Atormac
Neurology India
menu-bar5 Open access journal indexed with Index Medicus
  Users online: 8555  
 Home | Login 
About Editorial board Articlesmenu-bullet NSI Publicationsmenu-bullet Search Instructions Online Submission Subscribe Videos Etcetera Contact
  Navigate Here 
 »   Next article
 »   Previous article
 »   Table of Contents

 Resource Links
 »   Similar in PUBMED
 »  Search Pubmed for
 »  Search in Google Scholar for
 »Related articles
 »   Citation Manager
 »   Access Statistics
 »   Reader Comments
 »   Email Alert *
 »   Add to My List *
 * Requires registration (Free)
 

 Article Access Statistics
    Viewed7874    
    Printed159    
    Emailed4    
    PDF Downloaded192    
    Comments [Add]    
    Cited by others 8    

Recommend this journal

 

 ORIGINAL ARTICLE
Year : 2005  |  Volume : 53  |  Issue : 3  |  Page : 280--282

Limited oblique corpectomy for treatment of ossified posterior longitudinal ligament


1 Department of Neurosurgery, King Edward Memorial Hospital and Seth Gordhandas Sunderdas Medical College, Parel, Mumbai, India
2 Lilavati hospital and Research Centre, Bandra, Mumbai, India

Correspondence Address:
A Goel
Department of Neurosurgery King Edward VII Memorial Hospital, Parel, Mumbai-400012
India
Login to access the Email id

Source of Support: None, Conflict of Interest: None


DOI: 10.4103/0028-3886.16922

Rights and Permissions

Objective: We present our experience with treating four cases with ossified posterior longitudinal ligaments (OPLL) causing cervical cord compression by limited oblique and strategic corpectomy. Materials and results: Four patients with cervical OPLL were treated by the discussed technique during the period of October 2000 to January 2005. The ages of the patients ranged from 46 to 72 years. All patients presented with symptoms of progressively increasing myelopathy. Two patients had four level OPLL and two patients had two level OPLL. Surgery involved anterior cervical exposure and partial oblique corpectomy, which was essentially an extended midline and lateral undercutting of the body. The procedure provided a wide exposure for resection of the OPLL. No metal instrumentation or any other kind of fixation procedure was simultaneously carried out and there was no need for postoperative cervical immobilization. During the period of follow up that ranged from 6 month to 5 years (mean: 33 months) all the four patients have shown sustained clinical improvement. Neuroimaging studies confirmed satisfactory anatomical cervical cord decompression in all patients. Conclusions: The technique of oblique and strategic corpectomy provided a wide exposure for resection of the OPLL and preserved the stability of the region.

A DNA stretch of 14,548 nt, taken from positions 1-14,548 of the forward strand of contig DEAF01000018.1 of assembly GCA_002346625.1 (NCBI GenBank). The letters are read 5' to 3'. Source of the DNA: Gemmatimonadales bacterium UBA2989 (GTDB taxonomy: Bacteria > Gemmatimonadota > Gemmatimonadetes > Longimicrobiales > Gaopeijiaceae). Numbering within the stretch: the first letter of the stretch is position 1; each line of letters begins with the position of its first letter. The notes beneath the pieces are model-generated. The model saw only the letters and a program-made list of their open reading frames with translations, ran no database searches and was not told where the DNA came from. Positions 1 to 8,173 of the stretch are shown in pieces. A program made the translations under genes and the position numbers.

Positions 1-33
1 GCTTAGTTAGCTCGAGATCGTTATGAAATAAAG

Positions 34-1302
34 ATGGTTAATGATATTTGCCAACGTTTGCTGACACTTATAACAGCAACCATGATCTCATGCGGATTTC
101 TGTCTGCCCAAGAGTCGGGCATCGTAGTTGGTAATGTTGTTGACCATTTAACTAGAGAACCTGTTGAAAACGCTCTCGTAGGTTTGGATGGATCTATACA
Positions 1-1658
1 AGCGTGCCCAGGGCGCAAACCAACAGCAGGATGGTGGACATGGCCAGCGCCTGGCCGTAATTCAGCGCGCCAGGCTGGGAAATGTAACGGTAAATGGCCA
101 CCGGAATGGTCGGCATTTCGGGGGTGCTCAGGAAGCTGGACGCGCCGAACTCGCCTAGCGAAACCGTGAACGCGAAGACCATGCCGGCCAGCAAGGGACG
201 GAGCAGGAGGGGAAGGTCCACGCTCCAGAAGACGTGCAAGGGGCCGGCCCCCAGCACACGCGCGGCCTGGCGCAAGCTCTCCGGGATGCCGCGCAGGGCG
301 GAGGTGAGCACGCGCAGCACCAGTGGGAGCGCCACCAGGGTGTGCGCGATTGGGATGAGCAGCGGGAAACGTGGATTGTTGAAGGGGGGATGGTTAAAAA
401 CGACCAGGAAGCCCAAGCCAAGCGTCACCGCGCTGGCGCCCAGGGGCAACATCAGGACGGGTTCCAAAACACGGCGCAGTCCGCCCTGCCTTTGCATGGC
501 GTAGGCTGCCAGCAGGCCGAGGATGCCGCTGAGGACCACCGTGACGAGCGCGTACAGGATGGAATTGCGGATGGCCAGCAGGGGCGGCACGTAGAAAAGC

[FULL TEXT] [PDF]*


        
Print this article     Email this article

Online since 20th March '04
Published by Wolters Kluwer - Medknow